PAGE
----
The Blockchain Economy: A Beginner’s Guide To Institutional Cryptoeconomics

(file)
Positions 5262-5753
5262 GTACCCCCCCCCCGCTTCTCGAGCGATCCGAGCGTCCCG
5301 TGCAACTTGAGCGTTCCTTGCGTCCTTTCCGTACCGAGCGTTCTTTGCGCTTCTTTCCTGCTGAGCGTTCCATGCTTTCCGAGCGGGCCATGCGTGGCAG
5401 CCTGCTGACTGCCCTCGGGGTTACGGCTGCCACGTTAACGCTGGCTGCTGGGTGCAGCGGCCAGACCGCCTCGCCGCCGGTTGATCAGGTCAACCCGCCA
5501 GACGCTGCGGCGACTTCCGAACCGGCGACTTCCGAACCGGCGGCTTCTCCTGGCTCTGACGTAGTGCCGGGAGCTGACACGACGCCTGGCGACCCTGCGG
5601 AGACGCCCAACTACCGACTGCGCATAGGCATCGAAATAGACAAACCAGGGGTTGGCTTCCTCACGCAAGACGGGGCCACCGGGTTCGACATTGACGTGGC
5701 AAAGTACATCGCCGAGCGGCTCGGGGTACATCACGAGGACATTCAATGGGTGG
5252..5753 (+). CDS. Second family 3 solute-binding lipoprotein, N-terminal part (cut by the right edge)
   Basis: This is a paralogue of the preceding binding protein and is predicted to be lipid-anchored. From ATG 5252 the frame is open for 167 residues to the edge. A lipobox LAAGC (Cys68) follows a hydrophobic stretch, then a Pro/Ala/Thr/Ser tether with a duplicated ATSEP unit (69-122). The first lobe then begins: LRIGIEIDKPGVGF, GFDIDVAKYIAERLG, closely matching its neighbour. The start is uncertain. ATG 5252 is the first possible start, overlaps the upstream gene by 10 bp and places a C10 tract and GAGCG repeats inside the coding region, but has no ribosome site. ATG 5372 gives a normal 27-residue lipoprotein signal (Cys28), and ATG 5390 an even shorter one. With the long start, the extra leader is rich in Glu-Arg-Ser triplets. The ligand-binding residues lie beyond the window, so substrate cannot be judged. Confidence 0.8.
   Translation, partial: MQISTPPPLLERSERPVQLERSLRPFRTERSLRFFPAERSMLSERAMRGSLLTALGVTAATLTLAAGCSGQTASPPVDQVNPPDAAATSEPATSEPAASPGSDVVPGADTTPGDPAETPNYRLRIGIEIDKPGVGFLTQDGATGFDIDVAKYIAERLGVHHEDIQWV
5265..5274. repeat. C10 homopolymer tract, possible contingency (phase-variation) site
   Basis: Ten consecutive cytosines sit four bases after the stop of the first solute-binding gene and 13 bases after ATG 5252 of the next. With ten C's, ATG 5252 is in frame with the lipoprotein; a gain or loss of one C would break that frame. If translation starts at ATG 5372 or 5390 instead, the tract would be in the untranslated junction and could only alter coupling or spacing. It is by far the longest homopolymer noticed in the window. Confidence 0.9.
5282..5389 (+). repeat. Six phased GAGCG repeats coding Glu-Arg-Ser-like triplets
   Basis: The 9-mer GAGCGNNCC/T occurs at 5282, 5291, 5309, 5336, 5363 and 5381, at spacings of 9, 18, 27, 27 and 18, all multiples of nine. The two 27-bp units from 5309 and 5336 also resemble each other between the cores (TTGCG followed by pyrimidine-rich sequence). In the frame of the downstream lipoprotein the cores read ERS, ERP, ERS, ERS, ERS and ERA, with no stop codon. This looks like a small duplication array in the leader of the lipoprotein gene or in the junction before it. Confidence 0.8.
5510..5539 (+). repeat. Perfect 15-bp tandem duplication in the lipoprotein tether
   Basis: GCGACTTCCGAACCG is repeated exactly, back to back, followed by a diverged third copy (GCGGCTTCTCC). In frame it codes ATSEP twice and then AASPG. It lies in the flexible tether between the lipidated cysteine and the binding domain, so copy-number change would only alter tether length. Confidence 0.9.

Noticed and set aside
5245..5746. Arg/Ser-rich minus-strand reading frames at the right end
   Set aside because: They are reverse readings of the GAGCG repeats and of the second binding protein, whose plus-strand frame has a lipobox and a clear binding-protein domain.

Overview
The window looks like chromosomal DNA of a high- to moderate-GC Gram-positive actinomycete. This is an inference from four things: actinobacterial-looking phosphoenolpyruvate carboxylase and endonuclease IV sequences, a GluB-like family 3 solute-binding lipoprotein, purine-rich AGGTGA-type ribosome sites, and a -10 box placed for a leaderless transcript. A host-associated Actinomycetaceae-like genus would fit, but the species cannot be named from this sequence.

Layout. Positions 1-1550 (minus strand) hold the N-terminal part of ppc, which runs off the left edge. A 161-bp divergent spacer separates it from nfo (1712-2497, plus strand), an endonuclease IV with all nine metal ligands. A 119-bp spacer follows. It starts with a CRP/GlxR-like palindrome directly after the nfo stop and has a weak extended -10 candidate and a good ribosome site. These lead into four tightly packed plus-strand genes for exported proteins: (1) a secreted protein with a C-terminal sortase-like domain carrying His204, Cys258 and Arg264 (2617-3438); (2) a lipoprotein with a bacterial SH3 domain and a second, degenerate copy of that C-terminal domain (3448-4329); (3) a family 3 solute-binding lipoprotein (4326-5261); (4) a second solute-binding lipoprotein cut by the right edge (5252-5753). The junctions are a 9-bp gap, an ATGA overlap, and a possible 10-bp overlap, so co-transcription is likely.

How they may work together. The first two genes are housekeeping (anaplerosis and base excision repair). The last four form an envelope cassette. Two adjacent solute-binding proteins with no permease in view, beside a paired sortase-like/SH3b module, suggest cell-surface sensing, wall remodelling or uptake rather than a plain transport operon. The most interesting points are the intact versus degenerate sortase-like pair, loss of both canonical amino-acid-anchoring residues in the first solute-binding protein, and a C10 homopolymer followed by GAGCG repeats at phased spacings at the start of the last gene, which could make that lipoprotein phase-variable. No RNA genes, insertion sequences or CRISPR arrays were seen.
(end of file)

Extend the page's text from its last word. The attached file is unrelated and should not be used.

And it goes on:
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Images haven’t loaded yet. Please exit printing, wait for images to load, and try to Cryptoeconomics Follow print again. Posts by the team at cryptoeconomics.com.au Sep 26 · 14 min read The Blockchain Economy: A beginner’s guide to institutional cryptoeconomics Chris Berg, Sinclair Davidson and Jason Potts are from the RMIT Blockchain Innovation Hub, the world’s Crst social science research centre into the economics, politics, sociology, and law of blockchain technology. . . . The blockchain is a digital, decentralised, distributed ledger. Most explanations for the importance of the blockchain start with Bitcoin and the history of money. But money is just the ?rst use case of the blockchain. And it is unlikely to be the most important. It might seem strange that a ledger — a dull and practical document associated mainly with accounting — would be described as a revolutionary technology. But the blockchain matters because ledgers matter. Ledgers all the way down Ledgers are everywhere. Ledgers do more than just record accounting transactions. A ledger consists simply of data structured by rules. Any time we need a consensus about facts, we use a ledger. Ledgers record the facts underpinning the modern economy. Ledgers con0rm ownership. Property title registers map who owns what and whether their land is subject to any caveats or encumbrances. Hernando de Soto has documented how the poor suHer when they own property that has not been con?rmed in a ledger. The ?rm is a ledger, as a network of ownership, employment and production relationships with a single purpose. A club is a ledger, structuring who bene?ts and who does not. Ledgers con0rm identity. Businesses have identities recorded on government ledgers to track their existence and their status under tax law. The register of Births Deaths and Marriages records the existence of individuals at key moments, and uses that information to con?rm identities when those individuals are interacting with the world. Ledgers con0rm status. Citizenship is a ledger, recording who has the rights and is subject to obligations due to national membership. The electoral roll is a ledger, allowing (and, in Australia, obliging) those who are on that roll a vote. Employment is a ledger, giving those employed a contractual claim on payment in return for work. Ledgers con0rm authority. Ledgers identify who can validly sit in parliament, who can access what bank account, who can work with children, who can enter restricted areas. At their most fundamental level, ledgers map economic and social relationships. Agreement about the facts and when they change — that is, a consensus about what is in the ledger, and a trust that the ledger is accurate — is one of the fundamental bases of market capitalism. Ownership, possession, and ledgers Let’s make a distinction here that is crucial but easy to miss: between ownership and possession. Take passports. Each country asserts the right to control who crosses its borders, and each country maintains a ledger of which of its citizens have the right to travel. A passport is a physical item — call it a token — that refers back to this ledger. In the pre-digital world, possession indicated ownership of that right. The Australian passport ledger consisted of index cards held in by the government of each state. Border agents presented with a passport could surmise that the traveller who held it was listed on a distant ledger as allowed to travel. Of course this left border control highly exposed to fraud. A Belgian passport held by the Australian National Archives, A435 1944/4/2579 Possession implies ownership, but possession is not ownership. Now modern passports allow the authorities to con?rm ownership directly. Their digital features allow airlines and immigration authorities to query the national passport database and determine that a passenger is free to travel. Passports are a relatively straightforward example of this distinction. But as Bitcoin has shown: money is a ledger, too. Possession of a banknote token indicates ownership. In the nineteenth century the possessor — ‘bearer’ — of a banknote had a right to draw on the issuing bank the value of the note. These banknotes were direct liabilities for the issuing bank, and were recorded on the banks’ ledger. A regime of possession indicating ownership meant that banknotes were susceptible to be both stolen and forged. In our era ?at currencies a ?ve dollar bill cannot be returned to the central bank for gold. But the relationship remains — the value of the bill is dependent on a social consensus about the stability of the currency and government that issued it. Banknotes are not wealth, as Zimbabweans and Yugoslavians and Weimar Republic Germans have unfortunately learned. A bill is a call on a relationship in a (now synthetic) ledger and if that relationship collapses, so does the value of the bill. The evolution of the ledger For all its importance, ledger technology has been mostly unchanged … until now. Ledgers appear at the dawn of written communication. Ledgers and writing developed simultaneously in the Ancient Near East to record production, trade, and debt. Clay tablets baked with cuneiform script detailed units of rations, taxes, workers and so forth. The ?rst international ‘community’ was arranged through a structured network of alliances that functioned a lot like a distributed ledger. A fragment of a late Babylonian cuneiform ledger, held by the British Museum, 58278 The ?rst major change to ledgers appeared in the fourteenth century with the invention of double entry bookkeeping. By recording both debits and credits, double entry bookkeeping conserved data across multiple (distributed) ledgers, and allowed for the reconciliation of information between ledgers. The nineteenth century saw the next advance in ledger technology with the rise of large corporate ?rms and large bureaucracies. These centralised ledgers enabled dramatic increases in organisational size and scope, but relied entirely on trust in the centralised institutions. In the late twentieth century ledgers moved from analog to digital ledgers. For example, in the 1970s the Australian passport ledger was digitised and centralised. A database allows for more complex distribution, calculation, analysis and tracking. A database is computable and searchable. But a database still relies on trust; a digitised ledger is only as reliable as the organisation that maintains it (and the individuals they employ). It is this problem that the blockchain solves. The blockchain is a distributed ledgers that does not rely on a trusted central authority to maintain and validate the ledger. Blockchain and the economic institutions of capitalism The economic structure of modern capitalism has evolved in order service these ledgers. Oliver Williamson, the 2009 Nobel laureate in economics, argued that people produce and exchange in markets, ?rms, or governments depending on the relative transactions costs of each institution. Williamson’s transactions cost approach provides a key to understanding what institutions manage ledgers and why. Governments maintain ledgers of authority, privilege, responsibility and access. Governments are the trusted entity that keeps databases of citizenship and the right to travel, taxation obligations, social security entitlements, and property ownership. Where a ledger requires coercion in order to be enforced, the government is required. Firms also maintain ledgers: proprietary ledgers of employment and responsibility, of the ownership and deployment of physical and human capital, of suppliers and customers, of intellectual property and corporate privilege. A ?rm is often described as a ‘nexus of contracts’. But the value of the ?rm comes from the way that nexus is ordered and structured — the ?rm is in fact a ledger of contracts and capital. Firms and governments can use blockchains to make their work more e?cient and reliable. Multinational ?rms and networks of ?rms need to reconcile transactions on a global basis and blockchains can allow them to do so near-instantaneously. Governments can use the immutability of the blockchain to guarantee that property titles and identity records are accurate and untampered. Well-designed permissioning rules on blockchain applications can give citizens and consumers more control over their data. But blockchains also compete against 0rms and governments. The blockchain is an institutional technology. It is a new way to maintain a ledger — that is, coordinate economic activity — distinct from ?rms and governments. The new economic institutions of capitalism Blockchains can be used by ?rms, but they can also replace ?rms. A ledger of contracts and capital can now be decentralised and distributed in a way they could not before. Ledgers of identity, permission, privilege and entitlement can be maintained and enforced without the need for government backing. Institutional cryptoeconomics This is what institutional cryptoeconomics studies: the institutional consequences of cryptographically secure and trustless ledgers. Classical and neoclassical economists understand the purpose of economics as studying the production and distribution of scarce resources, and the factors which underpinned that production and distribution. Institutional economics understands the economy as made of rules. Rules (like laws, languages, property rights, regulations, social norms, and ideologies) allow dispersed and opportunistic people to coordinate their activity together. Rules facilitate exchange — economic exchange but also social and political exchange as well. What has come to be called cryptoeconomics focuses on the economic principles and theory underpinning the blockchain and alternative blockchain implementations. It looks at game theory and incentive design as they relate to blockchain mechanism design. By contrast, institutional cryptoeconomics looks at the institutional economics of the blockchain and cryptoeconomy. Like its close cousin institutional economics, the economy is a system to coordinate exchange. But rather than looking at rules, institutional cryptoeconomics focuses on ledgers: data structured by rules. Institutional cryptoeconomics is interested in the rules that govern ledgers, the social, political, and economic institutions that have developed to service those ledgers, and how the invention of the blockchain changes the patterns of ledgers throughout society. The economic consequences of the blockchain Institutional cryptoeconomics gives us the tools to understand what is happening in the blockchain revolution — and what we can’t predict. Blockchains are an experimental technology. Where the blockchain can be used is an entrepreneurial question. Some ledgers will move onto the blockchain. Some entrepreneurs will try to move ledgers onto the blockchain and fail. Not everything is a blockchain use case. We probably haven’t yet seen the blockchain killer app yet. Nor can we predict what the combination of ledgers, cryptography, peer to peer networking will throw up in the future. This process is going to be extremely disruptive. The global economy faces (what we expect will be) a lengthy period of uncertainty about how the facts that underpin it will be restructured, dismantled, and reorganised. The best uses of the blockchain have to be ‘discovered’. Then they have to be implemented in a real world political and economic system that has deep, established institutions that already service ledgers. That second part will not be cost free. Ledgers are so pervasive — and the possible applications of the blockchain so all-encompassing — that some of the most fundamental principles governing our society are up for grabs. Institutional creative destruction We’ve been through revolutions like this before. It is common to compare the invention of Bitcoin and the blockchain with the internet. The blockchain is Internet 2.0 — or Internet 4.0. The internet is a powerful tool that has revolutionised the way we interact and do business. But if anything the comparison undersells the blockchain. The internet has allowed us to communicate and exchange better — more quickly, more ecciently. But the blockchain allows us to exchange diSerently. A better metaphor for the blockchain is the invention of mechanical time. Before mechanical time, human activity was temporally regulated by nature: the crow of the rooster in the morning, the slow descent into darkness at night. As the economic historian Douglas W. Allen argues, the problem was variability: “there was simply too much variance in the measurement of time … to have a useful meaning in many daily activities”. The 12th century Jayrun Water Clock “The eHect of the reduction in the variance of time measurement was felt everywhere”, Allen writes. Mechanical time opened up entirely new categories of economic organisation that had until then been not just impossible, but unimaginable. Mechanical time allowed trade and exchange to be synchronised across great distances. It allowed for production and transport to be coordinated. It allowed for the day to be structured, for work to be compensated according to the amount of time worked — and for workers to know that they were being compensated fairly. Both employers and employees could look at a standard, independent instrument to verify that a contract had been performed. Complete and incomplete smart contracts Oliver Williamson and Ronald Coase (who was also an economics Nobel prize winner, in 1991) put contracts at the heart of economic and business organisation. Contracts are at the centre of institutional cryptoeconomics. It is here that blockchains have the most revolutionary implications. Smart contracts on the blockchain allows for contractual agreements to be automatically, autonomously, and securely executed. Smart contracts can eliminate an entire class of work that currently maintains, enforces and con?rms that contracts are executed — accountants, auditors, lawyers, and indeed much of the legal system. But the smart contracts are limited by what can be speci?ed in the algorithm. Economists have focused on the distinction between complete and incomplete contracts. A complete contract speci?es what is to occur under every possible contingency. An incomplete contract allows the terms of the contract to be renegotiated in the case of unexpected events. Incomplete contracts provide one explanation for why some exchanges take place in ?rms, and why others take place in markets, and provides a further guide to questions surrounding vertical integration and the size of the ?rm. Complete contracts are impossible to execute, while incomplete contracts are expensive. The blockchain, though smart contracts, lowers the information costs and transactions costs associated with many incomplete contracts and so expands the scale and scope of economic activity that can be undertaken. It allows markets to operate where before only large ?rms could operate, and it allows business and markets to operate where before only government could operate. The precise details of how and when this will occur is a challenge and a problem for entrepreneurs to resolve. Currently, oracles provide a link between the algorithmic world of the blockchain and the real world, trusted entities that convert information into data that can be processed by a smart contract. The real gains to be made in the blockchain revolution, we suggest, are in developing better and more powerful oracles — converting incomplete contracts to contracts that are succiently complete to be written algorithmically and executed on the blockchain. The merchant revolution of the middle ages was made possible by the development of merchant courts — eHectively trusted oracles — that allowed traders to enforce agreements privately. For blockchain, that revolution seems yet to come. Whither government? The blockchain economy puts pressure on government processes in a whole host of ways, from taxation, to regulation, to service delivery. Investigating these changes is an ongoing project of ours. But consider, for instance, how we regulate banks. Prudential controls have evolved to ensure the safety and soundness of ?nancial institutions that interact with the public. Typically these controls (for example, liquidity and capital requirements) have been justi?ed by the fact that depositors and shareholders are unable to observe the bank’s ledger. The depositors and shareholders are unable to discipline the ?rm and its management. Bank runs occur when depositors discover (or simply imagine) that their bank might not be able to cover their deposits, and they rush to withdraw their money. The bank run in Mary Poppins (1964) One possible application of the blockchain would allow depositors and shareholders to continuously monitor the bank’s reserves and lendings, substantially eliminating the information asymmetries between them and the bank management. In this world, market discipline would be possible. Public trust in the immutability of the blockchain would ensure no false bank runs occurred. The role of the regulator might be limited to certifying the blockchain was correctly and securely structured. A more far reaching application would be a cryptobank — an autonomous blockchain application that borrows short and lends long, perhaps matching borrowers with lenders directly. A cryptobank structured algorithmically by smart contracts would have the same transparency properties as the bank with a public blockchain ledger but with other features that might completely neglect the need for regulators. For example, a cryptobank could be self-liquidating. At the moment the cryptobank began trading while insolvent, the underlying assets would be automatically disbursed to shareholders and depositors. It is unclear what regulatory role government should have in this world. Tyler Cowen and Alex Tabarrok have argued that much government regulation appears to be designed to resolve asymmetric information problems — problems that, in a world of information ubiquity, often do not exist any more. Blockchain applications signi?cantly increase this infor- mation ubiquity, and make that information more transparent, permanent, and accessible. Blockchains have their uses in what is being called ‘regtech’ — the application of technology to the traditional regulatory functions of auditing, compliance, and market surveillance. And we ought not to dismiss the possibility that there will be new economic problems that demand new consumer protections or market controls in the blockchain world. Nevertheless, the restructuring and recreation of basic economic forms like banks will put pressure not just on how regulation is enforced, but what the regulation should do. Whither Big Business? The implications for big business are likely to be just as profound. Business size is often driven by the need to cover the costs of business hierarchy — in turn due to incomplete contracts and technological necessity of large scale ?nancial investment. That business model has meant that shareholder capitalism is the dominant form of business organisation. The ability to write more complete contracts on the blockchain means that entrepreneurs and innovators will be able to maintain ownership and control of their human capital and pro?t at the same time. The nexus between operating a successful business and access to ?nancial capital has been weakening over time, but now might even be broken. The age of human capitalism is dawning. Entrepreneurs will be able to write a valuable app and release it into the “wild” ready to be employed by anyone and everyone who needs that functionality. The entrepreneur in turn simply observe micro-payments accumulating in their wallet. A designer could release their design into the “wild” and ?nal consumers could download that design to their 3D printer and have the product almost immediately. This business model could see more (localised) manufacturing occur in Australia than at present. The ability of consumers to interact directly with producers or designers will limit the role that middlemen play in the economy. Logistics ?rms, however, will continue to prosper, but the advent of driverless transportation will see disruption to industry too. Bear in mind, any disruption of business will also disrupt the company tax base. It may become di?cult for government to tax business at all — so we might see greater pressure on sales (consumption) taxes and even poll taxes. Conclusion The blockchain and associated technological changes will massively disrupt current economic conditions. The industrial revolution ushered in a world where business models were predicated on hierarchy and ?nancial capitalism. The blockchain revolution will see an economy dominated by human capitalism and greater individual autonomy. How that unfolds is unclear at present. Entrepreneurs and innovators will resolve uncertainty, as always, through a process of trial and error. No doubt great fortunes will be made and lost before we know exactly how this disruption will unfold. Our contribution is that we have a clear understanding of a model that can be deployed to provide clarity to the disruption as and when it occurs.